A bad or clogged fuel injector can cause a rough idle or a misfire that will light up your check engine light and cause engine performance problems.
The good news is that testing the fuel injectors simply involves testing their internal coil winding's resistance with a multimeter. The bad news is that the plastic intake manifold has to be removed to access them on your 3.0L Ford Escape. This doesn't mean they can't be tested, it simply means that there's a few more steps involved.
In this tutorial I'll explain the fuel injector resistance test and I'll give you some important tips you need to keep in mind when removing the intake manifold plenum. I'm also gonna' offer you a specific diagnostic guide to finding the bad (or clogged) fuel injector in case you don't know where to start your troubleshooting efforts (in page 2 of this tutorial).
Contents of this article at a quick glance:
- Symptoms of Bad Fuel Injector.
- Checking the Injector's Internal Resistance.
- Precautions to Take When Removing the Plastic Intake Manifold Plenum.
- How to Find the BAD or Clogged Fuel Injector.
- Where to Buy the Fuel Injector and Save.
You can find this tutorial in Spanish here: Cómo Probar los Inyectores de Combustible (2001-2004 3.0L Ford Escape) (at: autotecnico-online.com).
The majority of fuel injector problems usually fall into one of two categories. In the first one, the fuel injector stops injecting fuel because it has fried internally. In the second, the fuel injector gets clogged and doesn't inject enough fuel.
Here's a basic list of the most common symptoms you'll see when a fuel injector fails by either not injecting fuel or by getting clogged:
- Rough idle.
- Lack of power.
- Hesitation when you accelerate your 3.0L Ford Escape down the road.
- Misfire trouble codes (OBD II equipped only):
- P0300: Random Cylinder Misfire.
- P0301: Cylinder #1 Misfire.
- P0302: Cylinder #2 Misfire.
- P0303: Cylinder #3 Misfire.
- P0304: Cylinder #4 Misfire.
- P0305: Cylinder #5 Misfire.
- P0306: Cylinder #6 Misfire.
The focus of this tutorial is to see if the fuel injector's internal coil has failed (and thus causing the fuel injector to stop injecting fuel)... but testing for a clogged injector isn't that much more complicated and I'll show you how in the next page.
As mentioned at the beginning of this tutorial, we're gonna' test the fuel injectors' internal coil winding. If a fuel injector's winding is fried (either because it's shorted or is open), its resistance value will not coincide with the factory resistance specification. This spec is 13.1 to 14.5 Ohms (Ω), although some Ford manuals mention 11 to 18 Ohms as acceptable.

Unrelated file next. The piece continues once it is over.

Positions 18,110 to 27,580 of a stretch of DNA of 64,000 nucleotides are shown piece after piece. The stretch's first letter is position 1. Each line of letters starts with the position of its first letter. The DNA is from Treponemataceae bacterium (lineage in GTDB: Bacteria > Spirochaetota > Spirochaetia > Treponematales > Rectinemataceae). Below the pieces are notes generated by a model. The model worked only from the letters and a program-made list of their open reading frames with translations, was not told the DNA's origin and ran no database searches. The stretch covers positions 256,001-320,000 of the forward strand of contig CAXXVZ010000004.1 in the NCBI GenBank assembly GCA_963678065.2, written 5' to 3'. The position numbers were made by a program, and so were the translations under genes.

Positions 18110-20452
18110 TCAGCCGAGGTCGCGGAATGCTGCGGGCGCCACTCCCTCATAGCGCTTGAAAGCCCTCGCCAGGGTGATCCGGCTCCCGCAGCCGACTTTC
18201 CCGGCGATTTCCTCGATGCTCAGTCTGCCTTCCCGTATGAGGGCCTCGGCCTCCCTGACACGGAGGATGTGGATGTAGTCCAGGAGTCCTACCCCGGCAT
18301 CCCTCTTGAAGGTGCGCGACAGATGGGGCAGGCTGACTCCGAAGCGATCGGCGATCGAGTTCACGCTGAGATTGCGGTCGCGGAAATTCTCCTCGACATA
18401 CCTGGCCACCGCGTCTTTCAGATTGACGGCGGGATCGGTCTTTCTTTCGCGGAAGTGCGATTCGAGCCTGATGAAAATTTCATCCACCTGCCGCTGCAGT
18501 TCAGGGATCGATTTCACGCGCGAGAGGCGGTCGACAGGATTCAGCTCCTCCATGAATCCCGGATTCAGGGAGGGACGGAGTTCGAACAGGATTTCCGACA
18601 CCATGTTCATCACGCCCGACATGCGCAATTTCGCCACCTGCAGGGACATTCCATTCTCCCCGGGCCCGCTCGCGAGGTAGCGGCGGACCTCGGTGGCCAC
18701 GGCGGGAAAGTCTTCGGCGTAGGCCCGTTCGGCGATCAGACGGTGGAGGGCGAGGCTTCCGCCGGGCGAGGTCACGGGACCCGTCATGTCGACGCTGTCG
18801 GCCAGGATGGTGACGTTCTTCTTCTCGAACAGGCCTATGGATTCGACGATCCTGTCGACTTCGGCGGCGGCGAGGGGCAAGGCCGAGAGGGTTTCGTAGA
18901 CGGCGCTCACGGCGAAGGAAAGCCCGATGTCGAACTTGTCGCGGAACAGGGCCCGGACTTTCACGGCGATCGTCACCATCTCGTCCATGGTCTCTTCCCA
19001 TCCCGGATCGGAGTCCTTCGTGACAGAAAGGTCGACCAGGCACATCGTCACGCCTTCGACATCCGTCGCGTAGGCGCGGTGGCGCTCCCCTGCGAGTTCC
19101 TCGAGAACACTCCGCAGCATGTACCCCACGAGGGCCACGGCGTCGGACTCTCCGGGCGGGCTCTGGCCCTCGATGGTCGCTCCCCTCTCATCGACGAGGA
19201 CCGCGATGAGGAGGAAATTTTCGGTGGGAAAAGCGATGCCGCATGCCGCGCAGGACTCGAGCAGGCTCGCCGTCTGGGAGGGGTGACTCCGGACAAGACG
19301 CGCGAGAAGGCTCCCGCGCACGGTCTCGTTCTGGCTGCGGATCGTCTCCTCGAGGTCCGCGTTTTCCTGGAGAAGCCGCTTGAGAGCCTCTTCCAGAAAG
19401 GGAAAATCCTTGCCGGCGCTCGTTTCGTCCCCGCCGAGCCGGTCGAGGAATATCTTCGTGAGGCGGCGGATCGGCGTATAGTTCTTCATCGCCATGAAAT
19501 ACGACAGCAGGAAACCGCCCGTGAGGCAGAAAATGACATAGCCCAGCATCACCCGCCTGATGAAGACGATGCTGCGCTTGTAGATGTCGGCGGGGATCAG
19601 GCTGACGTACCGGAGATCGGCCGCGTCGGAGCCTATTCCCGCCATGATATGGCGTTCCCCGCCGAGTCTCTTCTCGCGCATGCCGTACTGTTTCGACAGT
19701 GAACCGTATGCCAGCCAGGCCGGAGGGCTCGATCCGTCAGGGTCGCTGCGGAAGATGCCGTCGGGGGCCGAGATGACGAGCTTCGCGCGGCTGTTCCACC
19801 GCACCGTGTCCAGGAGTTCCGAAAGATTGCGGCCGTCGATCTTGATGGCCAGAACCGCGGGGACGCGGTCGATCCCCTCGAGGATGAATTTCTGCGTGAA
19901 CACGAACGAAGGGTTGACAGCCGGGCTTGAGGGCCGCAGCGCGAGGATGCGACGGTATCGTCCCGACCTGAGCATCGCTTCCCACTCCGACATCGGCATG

By the way, it's very common to find that some of the fuel injector pigtail connectors are broken and making a false connection (leading to a misfire condition) or that a connector's locking tab breaks when you unplug it. If you find this to be the case in your particular situation, you can buy new ones here: Where to Buy the Fuel Injector and Save.
NOTE: If you haven't already, take a look at this section before removing the intake manifold plenum: Precautions to Take When Removing the Plastic Intake Manifold Plenum.
Alright, let's get started:
Disconnect the fuel injectors from their harness connectors.
NOTE: To identify which cylinder the fuel injector belongs to, the above illustration of the engine block with the cylinder numbers will help you.
Set your multimeter to Ohms (Ω) mode and:
Measure the resistance of the fuel injector across its two male spade terminals with the multimeter test leads (see the illustration in the image viewer).
Write down the resistance value that your multimeter records for the specific fuel injector you're testing. The illustration above will help you identify the cylinder # the fuel injector belongs to.
Repeat steps 1 through 3 on the remaining fuel injectors.
NOTE: The 3.0L Ford Escape resistance specification is: 13.1 to 14.5 Ohms (or 11 to 18 Ohms).
Let's find out what your specific multimeter test results mean:
CASE 1: The fuel injector resistance of all 6 was within specification (or similar). This confirms that the fuel injectors are OK. Specifically, that none are shorted or open internally.
Here's why: If any one of the fuel injectors were shorted or open internally, the fuel injector would have registered a radically different resistance value on your multimeter. Since the resistance values for a 6 were uniform... this test result tells you that they are not defective.
Your next step is to go to the next page and see the troubleshooting guide here: How to Find the BAD or Clogged Fuel Injector.
CASE 2: One of the fuel injectors registered a completely different resistance value. This indicates that the fuel injector is BAD. Replace the fuel injector.